The Village of Stamfordham lies on the southern hillside sloping down to the little river Pont, with a church at the west end. The Church of St.Mary was largely rebuilt in 1848 when an Anglian cross shaft was found, indicating that there had been a church on the site at an early date, probably thirteenth century. The name of Stamfordham is Old English, meaning "the homestead by the Stoney Ford".
The houses stand round a large village green, towards the western end of which stands the Market Cross, built in 1735 by Sir Edward Swinburne of Capheaton. There is one pub, The Swinburne Arms.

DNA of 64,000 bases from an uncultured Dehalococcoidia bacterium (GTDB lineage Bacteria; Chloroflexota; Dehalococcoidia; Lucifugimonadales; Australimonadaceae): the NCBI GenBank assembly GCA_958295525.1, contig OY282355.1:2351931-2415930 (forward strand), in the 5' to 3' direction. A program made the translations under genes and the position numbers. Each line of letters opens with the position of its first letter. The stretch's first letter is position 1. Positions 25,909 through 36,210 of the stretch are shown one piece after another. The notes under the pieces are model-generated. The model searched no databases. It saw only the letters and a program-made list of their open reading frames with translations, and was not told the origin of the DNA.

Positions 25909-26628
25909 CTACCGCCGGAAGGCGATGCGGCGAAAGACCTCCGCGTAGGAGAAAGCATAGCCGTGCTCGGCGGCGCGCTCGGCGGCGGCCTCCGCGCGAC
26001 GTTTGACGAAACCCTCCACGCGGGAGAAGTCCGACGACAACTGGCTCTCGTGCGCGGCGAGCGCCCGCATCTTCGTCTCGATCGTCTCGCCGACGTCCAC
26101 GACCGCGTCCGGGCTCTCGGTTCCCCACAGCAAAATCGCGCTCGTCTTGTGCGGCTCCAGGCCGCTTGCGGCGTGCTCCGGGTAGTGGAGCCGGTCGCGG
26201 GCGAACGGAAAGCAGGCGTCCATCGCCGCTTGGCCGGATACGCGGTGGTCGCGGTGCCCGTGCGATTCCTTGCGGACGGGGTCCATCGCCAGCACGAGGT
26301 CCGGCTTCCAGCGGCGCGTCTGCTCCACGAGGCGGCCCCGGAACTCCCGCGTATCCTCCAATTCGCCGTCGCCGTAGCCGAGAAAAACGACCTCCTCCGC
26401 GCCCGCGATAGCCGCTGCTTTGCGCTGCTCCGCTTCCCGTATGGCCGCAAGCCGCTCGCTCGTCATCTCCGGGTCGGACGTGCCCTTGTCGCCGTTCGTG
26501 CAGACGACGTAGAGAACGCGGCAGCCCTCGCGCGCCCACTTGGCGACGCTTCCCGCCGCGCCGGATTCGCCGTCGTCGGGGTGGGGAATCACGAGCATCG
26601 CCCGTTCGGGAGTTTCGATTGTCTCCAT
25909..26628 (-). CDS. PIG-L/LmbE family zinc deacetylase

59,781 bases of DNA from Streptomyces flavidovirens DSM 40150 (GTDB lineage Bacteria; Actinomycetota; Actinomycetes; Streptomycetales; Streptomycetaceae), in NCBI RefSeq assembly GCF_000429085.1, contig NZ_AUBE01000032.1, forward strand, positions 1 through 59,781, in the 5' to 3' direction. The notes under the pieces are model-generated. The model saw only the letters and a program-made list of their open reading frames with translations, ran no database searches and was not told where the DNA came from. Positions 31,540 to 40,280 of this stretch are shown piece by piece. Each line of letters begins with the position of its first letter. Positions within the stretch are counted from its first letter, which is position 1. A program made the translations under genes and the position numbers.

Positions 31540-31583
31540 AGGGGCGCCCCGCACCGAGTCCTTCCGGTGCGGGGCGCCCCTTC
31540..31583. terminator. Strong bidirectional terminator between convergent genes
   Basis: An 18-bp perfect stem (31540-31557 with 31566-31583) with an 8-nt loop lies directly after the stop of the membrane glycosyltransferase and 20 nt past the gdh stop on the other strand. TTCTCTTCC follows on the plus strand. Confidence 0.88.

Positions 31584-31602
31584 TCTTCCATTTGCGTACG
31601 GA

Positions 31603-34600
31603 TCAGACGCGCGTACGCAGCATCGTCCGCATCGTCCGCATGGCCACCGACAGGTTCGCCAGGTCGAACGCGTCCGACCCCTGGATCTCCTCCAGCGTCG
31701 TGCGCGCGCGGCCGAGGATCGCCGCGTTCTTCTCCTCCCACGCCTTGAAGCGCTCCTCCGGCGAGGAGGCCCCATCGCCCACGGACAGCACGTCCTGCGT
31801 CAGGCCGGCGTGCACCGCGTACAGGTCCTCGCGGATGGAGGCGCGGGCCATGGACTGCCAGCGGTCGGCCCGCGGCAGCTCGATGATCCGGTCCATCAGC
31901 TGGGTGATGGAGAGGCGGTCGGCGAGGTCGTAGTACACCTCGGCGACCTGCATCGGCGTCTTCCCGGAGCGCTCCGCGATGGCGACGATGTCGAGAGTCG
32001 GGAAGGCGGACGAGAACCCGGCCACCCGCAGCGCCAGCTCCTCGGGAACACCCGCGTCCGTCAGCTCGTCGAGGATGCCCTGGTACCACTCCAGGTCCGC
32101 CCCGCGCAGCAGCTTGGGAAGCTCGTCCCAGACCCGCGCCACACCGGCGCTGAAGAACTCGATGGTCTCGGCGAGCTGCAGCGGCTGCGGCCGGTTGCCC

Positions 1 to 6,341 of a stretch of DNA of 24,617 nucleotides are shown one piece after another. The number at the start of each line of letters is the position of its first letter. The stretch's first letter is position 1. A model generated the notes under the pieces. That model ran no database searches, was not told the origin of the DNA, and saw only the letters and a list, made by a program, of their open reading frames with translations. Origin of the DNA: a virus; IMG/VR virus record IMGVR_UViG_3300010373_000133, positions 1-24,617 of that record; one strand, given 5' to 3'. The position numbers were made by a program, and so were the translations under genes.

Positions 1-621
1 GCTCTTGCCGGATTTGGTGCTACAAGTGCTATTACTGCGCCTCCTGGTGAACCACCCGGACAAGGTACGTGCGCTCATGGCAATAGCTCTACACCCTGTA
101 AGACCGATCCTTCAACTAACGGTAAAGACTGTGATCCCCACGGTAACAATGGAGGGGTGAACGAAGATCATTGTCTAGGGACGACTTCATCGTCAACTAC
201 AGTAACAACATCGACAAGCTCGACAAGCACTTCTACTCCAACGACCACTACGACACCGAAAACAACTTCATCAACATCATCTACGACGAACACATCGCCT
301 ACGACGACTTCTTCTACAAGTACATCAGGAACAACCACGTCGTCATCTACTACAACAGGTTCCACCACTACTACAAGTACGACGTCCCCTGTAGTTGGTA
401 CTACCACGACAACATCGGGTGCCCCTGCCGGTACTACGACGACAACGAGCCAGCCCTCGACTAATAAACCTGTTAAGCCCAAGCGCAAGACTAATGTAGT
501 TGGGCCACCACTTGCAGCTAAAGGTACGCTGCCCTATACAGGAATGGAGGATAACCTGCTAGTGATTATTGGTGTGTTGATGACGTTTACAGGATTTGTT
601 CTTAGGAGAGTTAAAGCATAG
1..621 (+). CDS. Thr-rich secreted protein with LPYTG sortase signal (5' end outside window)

Stamfordham Parish is in rural Northumberland, about 12 mile west of Newcastle upon Tyne. The area covered consists of the village of Stamfordham and the hamlets of Dalton, Eachwick, Harlow Hill and Heugh, and also Albemarle Camp, together with numerous farm settlements.
There is also an excellent village school which can be visited via our "links" page.
The total number of people on the electoral roll is 734.